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  6. I read this earlier today and was struck on so many levels:

    "“Last forever!” Who hasn’t prayed that prayer? You were lucky to get it in the first place. The present is a freely given canvas. That it is constantly being ripped apart and washed downstream goes without saying."
    ~Annie Dillard from Pilgrim at Tinker Creek

    I can't say that I pray that prayer, but I realize that I blithely assume that change--at least of residence--will be under my control: my choice, my timeline. Pretty silly if I give it even a moment's thought. And yet I treasure my home of 45 years, especially the strong connection to the natural world. And consider myself most fortunate.

    And I love to travel, always taking with me some little talisman from home, and choosing something to bring back: sand from a beach, an oak leaf from a grave marker, a stone from a field. These threads linking home to away, here to there, seem somehow sacred.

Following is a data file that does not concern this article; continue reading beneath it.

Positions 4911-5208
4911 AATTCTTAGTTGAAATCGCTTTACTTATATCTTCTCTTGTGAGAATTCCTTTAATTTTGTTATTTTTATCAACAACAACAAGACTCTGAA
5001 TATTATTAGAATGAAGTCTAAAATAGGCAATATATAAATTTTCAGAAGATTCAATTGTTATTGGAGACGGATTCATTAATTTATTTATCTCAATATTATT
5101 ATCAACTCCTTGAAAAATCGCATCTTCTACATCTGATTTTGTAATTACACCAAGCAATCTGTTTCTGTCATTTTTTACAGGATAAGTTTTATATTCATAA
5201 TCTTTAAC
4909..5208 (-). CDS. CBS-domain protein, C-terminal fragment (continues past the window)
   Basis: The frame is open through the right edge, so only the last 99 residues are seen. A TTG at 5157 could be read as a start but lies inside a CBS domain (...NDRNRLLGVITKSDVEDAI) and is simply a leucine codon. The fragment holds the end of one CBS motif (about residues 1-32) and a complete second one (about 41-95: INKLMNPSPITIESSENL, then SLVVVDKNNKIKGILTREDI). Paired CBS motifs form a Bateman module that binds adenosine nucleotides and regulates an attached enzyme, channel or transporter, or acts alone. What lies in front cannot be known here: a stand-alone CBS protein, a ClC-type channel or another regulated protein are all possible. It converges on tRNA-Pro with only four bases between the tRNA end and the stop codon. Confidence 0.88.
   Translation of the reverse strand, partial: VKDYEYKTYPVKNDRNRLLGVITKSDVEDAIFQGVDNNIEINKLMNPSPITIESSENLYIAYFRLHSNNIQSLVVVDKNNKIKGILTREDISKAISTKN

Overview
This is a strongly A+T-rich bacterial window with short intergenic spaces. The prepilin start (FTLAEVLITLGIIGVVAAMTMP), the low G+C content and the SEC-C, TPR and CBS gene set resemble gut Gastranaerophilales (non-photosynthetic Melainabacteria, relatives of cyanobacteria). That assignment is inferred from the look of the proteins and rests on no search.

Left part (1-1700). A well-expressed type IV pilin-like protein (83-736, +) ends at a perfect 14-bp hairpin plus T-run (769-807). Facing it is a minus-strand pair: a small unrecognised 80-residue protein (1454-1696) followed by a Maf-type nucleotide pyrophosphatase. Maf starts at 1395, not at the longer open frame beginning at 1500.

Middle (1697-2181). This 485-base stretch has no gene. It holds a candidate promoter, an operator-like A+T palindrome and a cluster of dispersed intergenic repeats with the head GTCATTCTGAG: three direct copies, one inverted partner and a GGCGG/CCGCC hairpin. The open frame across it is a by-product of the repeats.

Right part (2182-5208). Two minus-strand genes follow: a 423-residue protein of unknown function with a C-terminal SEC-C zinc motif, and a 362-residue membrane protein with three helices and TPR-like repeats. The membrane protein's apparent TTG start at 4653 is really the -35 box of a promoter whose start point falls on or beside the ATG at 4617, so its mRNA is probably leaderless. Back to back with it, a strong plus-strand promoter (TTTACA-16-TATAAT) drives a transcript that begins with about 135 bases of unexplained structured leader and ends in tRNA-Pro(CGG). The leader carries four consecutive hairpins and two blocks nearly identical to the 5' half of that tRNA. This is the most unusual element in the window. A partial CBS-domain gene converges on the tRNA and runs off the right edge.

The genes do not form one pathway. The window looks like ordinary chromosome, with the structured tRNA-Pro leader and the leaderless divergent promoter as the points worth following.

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    1. So relevant and resonant, this quotation, Elle, thank you! My sister and brother-in-law were among the first people we told of our decision, late summer of the year before we listed the house -- The first thing my BIL said, and it continued to echo and to reassure us, was "Well, you've had over 20 wonderful years there. You've been lucky."
      And who knows? We might have X number of wonderful years here as well. If we're lucky. We're already lucky, of course, you and I and many of the readers here, that we are somehow able to bilthely assume that change is under our control. . .